SharpKeys is a Registry hack that is used to make certain keys on a keyboard act like other keys. For example, if you accidentally hit Caps Lock often, you could use this utility to map Caps Lock to a Shift key or even turn it off completely. This official release includes support for up to 104 mappings, an extensive list of available keys, and a “Type Key” option to help when managing mappings. As it relies on internal support within Windows NT, Windows 2000, Windows XP, Windows Server 2003, Windows Vista, Windows 7, Windows 8, or Windows 10 you must be running one of these OS’s for this Registry hack to work.
With the release of version 3.7, I’ve recompiled the most recent code that has been posted to the GitHub project. This version includes some bug fixes, “theoretical” support for triple byte keys and the Alt+GR key, and support for saving/loading the entire list of key mappings to/from a file. This feature has been asked several times but I’ve always directed people to export/import directly from/to the Registry using REG files but since it comes up often enough, I decided to add a couple of buttons to the UX. Save keys writes out the binary data represented by whatever keys are in the list and puts that information into a binary SKL file. This file can then be read back into SharpKeys using the Load keys button and selecting the stored SKL file. Please remember that regardless of how you build your list of key mappings – Add/Edit or Loading an SKL file – you’ll still need to write the changes to the Registry and then either sign in/out or reboot for the changes to take hold.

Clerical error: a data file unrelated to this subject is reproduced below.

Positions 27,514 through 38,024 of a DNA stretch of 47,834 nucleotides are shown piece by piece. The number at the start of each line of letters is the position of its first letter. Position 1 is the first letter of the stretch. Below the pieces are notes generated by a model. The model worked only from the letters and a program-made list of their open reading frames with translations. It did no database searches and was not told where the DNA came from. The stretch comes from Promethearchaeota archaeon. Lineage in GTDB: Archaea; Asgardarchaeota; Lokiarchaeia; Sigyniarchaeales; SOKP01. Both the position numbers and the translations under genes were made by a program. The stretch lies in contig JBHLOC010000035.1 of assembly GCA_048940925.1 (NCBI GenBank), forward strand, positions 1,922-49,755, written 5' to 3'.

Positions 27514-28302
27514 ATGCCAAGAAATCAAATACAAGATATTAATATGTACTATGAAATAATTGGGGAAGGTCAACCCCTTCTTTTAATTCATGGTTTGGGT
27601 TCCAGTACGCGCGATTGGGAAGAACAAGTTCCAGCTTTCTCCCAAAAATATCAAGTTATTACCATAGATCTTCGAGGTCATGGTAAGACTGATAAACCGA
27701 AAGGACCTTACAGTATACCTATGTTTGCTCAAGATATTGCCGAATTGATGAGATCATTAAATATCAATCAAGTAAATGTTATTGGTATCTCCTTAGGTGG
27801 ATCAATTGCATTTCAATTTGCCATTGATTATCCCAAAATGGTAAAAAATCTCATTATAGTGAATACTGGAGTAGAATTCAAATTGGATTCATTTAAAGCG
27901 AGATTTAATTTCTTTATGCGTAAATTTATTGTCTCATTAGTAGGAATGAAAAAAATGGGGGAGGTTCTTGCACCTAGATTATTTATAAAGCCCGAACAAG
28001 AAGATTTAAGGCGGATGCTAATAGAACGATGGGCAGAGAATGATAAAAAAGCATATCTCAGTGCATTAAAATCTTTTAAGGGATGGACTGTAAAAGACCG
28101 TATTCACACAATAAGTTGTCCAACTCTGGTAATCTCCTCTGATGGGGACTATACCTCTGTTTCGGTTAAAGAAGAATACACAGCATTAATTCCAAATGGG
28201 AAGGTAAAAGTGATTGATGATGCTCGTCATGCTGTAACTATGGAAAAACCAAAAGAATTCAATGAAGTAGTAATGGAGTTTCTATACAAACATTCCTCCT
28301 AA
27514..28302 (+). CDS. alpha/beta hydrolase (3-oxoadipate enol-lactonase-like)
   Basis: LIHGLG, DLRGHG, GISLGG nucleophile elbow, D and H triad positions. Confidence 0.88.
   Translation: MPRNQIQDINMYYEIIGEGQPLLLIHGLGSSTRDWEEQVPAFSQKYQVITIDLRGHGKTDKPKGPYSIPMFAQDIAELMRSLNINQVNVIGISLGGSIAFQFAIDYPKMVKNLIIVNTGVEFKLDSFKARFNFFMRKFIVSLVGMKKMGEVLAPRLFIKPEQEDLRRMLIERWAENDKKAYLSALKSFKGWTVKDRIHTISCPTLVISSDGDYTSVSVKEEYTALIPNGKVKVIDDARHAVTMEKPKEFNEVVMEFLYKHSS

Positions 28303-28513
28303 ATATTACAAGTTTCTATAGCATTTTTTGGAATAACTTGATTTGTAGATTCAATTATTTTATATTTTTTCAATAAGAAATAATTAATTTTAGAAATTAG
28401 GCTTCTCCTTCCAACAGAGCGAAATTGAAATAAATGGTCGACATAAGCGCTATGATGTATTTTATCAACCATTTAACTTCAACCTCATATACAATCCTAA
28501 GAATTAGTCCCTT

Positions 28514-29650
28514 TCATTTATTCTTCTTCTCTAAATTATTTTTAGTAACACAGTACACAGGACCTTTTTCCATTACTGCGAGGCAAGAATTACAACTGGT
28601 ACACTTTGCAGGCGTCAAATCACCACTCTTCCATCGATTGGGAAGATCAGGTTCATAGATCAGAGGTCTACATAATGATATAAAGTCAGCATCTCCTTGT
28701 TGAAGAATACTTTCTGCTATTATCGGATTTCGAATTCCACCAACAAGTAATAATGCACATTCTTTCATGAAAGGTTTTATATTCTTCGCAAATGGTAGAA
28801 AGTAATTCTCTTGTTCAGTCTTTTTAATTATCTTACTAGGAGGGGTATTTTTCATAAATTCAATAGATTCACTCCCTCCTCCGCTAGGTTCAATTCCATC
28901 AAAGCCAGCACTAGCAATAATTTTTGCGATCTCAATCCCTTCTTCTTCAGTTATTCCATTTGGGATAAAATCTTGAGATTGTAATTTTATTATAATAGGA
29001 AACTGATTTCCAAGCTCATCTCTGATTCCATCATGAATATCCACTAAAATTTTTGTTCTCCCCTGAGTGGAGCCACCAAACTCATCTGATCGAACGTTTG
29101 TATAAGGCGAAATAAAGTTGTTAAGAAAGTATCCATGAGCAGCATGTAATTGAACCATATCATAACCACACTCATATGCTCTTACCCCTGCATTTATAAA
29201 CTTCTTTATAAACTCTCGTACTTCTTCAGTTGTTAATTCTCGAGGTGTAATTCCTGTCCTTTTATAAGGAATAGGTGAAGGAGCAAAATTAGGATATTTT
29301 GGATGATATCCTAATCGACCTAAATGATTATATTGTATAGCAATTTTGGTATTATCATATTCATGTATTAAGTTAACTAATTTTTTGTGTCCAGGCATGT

As always, I encourage anyone interested in working on the code to visit http://www.github.com/randyrants/sharpkeys for more project changes.